Local election results used to fit into a well-established rhythm. The party in government nationally would suffer. It would be patiently explained by the pundits that this did not necessarily mean that that party would be defeated at a subsequent general election. Council elections offer a harmless opportunity for a “mid term protest vote”. Often opposition supporters are motivated to go out and vote while the Government’s erstwhile supporters stay at home.

Since 2010, the Conservatives have defied political gravity and remained the largest political party in local government. According to the Commons Library there are 9,233 Conservative councillors in Great Britain. That compares with 6,439 for Labour and 1,803 for the Lib Dems. The Conservatives control 200 councils, Labour 99 and the Lib Dems eight. Even if the Conservatives get disastrous results for those seats being contested this year CCHQ will still be able to declare: “we are still the largest party in local government.” So strong is our current position that it would be mathematically impossible for that to change on this year’s results.

The councils that are up for election on May 3rd tend to be ones where Labour are strong. We have the 32 London boroughs. Here the media attention will be on whether the Conservatives hold Westminster and Wandsworth. Given the extent of speculation that they are at risk, to retain control in these boroughs, even with fewer seats, will be portrayed as a triumph.

We have the metropolitan authorities – mostly these have a third of seats up for elections. Leeds and Birmingham have all their seats up for election and if the Conservatives retreat or advance in those cities that will be of interest. But in Manchester and Newcastle upon Tyne – which also have all their seats being contested, the Conservatives have no representation. So for the Conservatives, holding on in Trafford will be the key challenge. Labour currently run Kirklees and Calderdale as minority administrations. Failure for them to gain overall majorities in these areas would make it hard for Jeremy Corbyn to claim the Party is making clear progress under his leadership.

However, there are also a third of seats being contested in 16 unitary authorities – including such key battlegrounds as Swindon, Milton Keynes, Peterborough, Portsmouth and Plymouth.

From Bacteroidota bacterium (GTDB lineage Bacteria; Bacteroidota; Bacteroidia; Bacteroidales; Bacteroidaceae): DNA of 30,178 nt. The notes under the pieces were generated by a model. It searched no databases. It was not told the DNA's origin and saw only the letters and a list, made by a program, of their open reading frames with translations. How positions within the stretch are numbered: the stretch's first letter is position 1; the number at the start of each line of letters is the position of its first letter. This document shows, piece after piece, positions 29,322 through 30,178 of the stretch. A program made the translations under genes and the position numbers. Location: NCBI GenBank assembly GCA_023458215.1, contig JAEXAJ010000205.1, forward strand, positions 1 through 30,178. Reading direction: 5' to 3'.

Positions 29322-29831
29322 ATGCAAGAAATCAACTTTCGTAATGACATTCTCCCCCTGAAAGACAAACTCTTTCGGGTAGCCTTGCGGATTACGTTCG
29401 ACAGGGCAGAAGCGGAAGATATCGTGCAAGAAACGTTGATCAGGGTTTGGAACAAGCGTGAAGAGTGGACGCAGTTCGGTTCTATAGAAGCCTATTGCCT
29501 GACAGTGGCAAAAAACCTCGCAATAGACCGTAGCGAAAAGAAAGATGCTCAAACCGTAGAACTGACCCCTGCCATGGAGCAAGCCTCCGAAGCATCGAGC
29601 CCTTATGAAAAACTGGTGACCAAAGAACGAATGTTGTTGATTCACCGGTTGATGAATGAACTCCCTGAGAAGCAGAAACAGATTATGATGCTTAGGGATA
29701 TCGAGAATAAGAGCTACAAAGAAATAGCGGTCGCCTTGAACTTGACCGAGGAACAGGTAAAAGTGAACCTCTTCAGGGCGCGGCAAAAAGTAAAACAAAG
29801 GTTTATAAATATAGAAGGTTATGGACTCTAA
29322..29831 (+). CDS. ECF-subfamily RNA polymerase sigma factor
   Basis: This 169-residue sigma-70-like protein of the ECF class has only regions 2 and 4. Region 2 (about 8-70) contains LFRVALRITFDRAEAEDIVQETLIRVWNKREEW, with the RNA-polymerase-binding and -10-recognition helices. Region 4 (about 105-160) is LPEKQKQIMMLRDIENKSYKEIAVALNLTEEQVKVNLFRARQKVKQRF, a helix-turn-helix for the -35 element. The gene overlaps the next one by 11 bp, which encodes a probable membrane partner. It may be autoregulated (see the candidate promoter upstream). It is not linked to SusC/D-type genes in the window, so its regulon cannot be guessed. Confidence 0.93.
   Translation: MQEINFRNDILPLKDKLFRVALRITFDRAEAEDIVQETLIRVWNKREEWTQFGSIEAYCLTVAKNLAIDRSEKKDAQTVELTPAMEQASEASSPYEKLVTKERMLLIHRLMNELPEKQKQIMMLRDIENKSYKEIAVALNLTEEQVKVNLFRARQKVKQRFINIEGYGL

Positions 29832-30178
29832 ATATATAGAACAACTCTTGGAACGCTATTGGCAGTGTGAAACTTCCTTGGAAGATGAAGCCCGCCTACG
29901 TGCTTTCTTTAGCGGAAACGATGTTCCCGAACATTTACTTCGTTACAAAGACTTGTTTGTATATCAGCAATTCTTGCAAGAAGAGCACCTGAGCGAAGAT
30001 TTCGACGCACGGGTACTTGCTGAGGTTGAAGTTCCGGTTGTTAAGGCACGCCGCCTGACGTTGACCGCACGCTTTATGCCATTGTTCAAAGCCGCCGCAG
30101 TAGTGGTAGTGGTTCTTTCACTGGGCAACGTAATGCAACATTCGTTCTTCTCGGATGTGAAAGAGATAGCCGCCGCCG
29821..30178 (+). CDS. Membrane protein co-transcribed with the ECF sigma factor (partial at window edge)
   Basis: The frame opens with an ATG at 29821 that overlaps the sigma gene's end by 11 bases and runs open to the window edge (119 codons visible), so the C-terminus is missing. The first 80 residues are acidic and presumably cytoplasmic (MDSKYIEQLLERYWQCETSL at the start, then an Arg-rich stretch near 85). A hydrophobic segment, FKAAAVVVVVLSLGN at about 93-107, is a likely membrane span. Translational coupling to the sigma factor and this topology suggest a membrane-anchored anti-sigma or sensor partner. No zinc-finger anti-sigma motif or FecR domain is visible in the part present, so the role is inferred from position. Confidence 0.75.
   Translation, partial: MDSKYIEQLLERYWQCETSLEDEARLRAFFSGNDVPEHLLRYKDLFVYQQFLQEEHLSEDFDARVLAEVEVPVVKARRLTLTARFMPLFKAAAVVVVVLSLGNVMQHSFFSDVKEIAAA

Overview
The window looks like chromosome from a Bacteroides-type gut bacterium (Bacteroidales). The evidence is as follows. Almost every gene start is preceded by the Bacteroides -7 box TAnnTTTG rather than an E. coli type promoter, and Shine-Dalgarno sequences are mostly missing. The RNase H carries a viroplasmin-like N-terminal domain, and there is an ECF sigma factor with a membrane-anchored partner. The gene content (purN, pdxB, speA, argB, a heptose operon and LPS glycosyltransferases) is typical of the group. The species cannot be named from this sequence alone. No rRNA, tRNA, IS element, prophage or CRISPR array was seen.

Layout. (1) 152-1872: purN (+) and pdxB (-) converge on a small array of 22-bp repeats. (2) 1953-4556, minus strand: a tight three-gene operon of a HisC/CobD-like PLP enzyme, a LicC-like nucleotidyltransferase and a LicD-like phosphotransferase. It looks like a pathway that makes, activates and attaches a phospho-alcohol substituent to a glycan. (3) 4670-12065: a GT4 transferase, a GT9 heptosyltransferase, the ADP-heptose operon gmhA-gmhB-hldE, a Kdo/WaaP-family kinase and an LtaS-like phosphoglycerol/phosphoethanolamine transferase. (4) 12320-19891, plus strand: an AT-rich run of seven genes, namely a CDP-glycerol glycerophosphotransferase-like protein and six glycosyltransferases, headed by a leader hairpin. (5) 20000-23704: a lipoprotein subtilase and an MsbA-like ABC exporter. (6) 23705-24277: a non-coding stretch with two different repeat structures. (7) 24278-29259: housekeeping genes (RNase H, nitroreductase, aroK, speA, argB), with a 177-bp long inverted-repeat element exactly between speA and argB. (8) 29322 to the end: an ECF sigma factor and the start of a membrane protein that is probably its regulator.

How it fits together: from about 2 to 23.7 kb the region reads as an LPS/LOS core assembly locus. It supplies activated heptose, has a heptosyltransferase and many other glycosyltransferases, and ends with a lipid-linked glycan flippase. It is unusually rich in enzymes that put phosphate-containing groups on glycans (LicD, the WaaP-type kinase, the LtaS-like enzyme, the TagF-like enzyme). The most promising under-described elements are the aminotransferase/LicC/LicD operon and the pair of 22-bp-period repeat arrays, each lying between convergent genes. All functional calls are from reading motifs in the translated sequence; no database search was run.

There are also contests in some district councils. 55 of them have a third of seats up for election. These include Maidstone, Three Rivers and South Cambridgeshire which are principally Conservative/Lib Dem contests. Seven districts have all their seats up for elections. These include two with big Lib Dem majorities – Eastleigh and South Lakeland. So bad results there might put some pressure on Vince Cable. Other district council contests provide a test for Labour. Those include Hastings which is a Labour council – but where the results will be of considerable interest to the Home Secretary. Then there Newcastle-under-Lyme – which is currently a minority Labour administration but this is an area where Labour has been in decline. Labour losses could take the shine off advances elsewhere.

When these seats were last contested, UKIP was a force in the land. That party was boosted as the contest, which took place in 2014, was held on the same day as the Euro Elections. UKIP won 166 councillors – although many have since defected to the Conservatives. UKIP won 18 per cent of the vote. Assuming that share collapses, it is highly likely that the Conservatives, Labour, and the Lib Dems will all be able to claim a higher share of the vote; of course their performance relative to each other is more to the point.

So we could have prizes for everyone with all three main parties saying how pleased they are. All able to reply with success stories when the TV and radio interviewers refer to failures. But I suspect that it will be Theresa May’s smile that will be the most genuine. The Lib Dems care deeply about winning in local government elections and have been on a very long losing streak. If they are just coasting along at the bottom will the knives be out for Sir Vince? Their strategy of banging on about protesting against Brexit does strike me as flawed. For Jeremy Corbyn, results that are poor, or even mixed, will mean the story has moved from the last general election and Labour’s startlingly strong showing.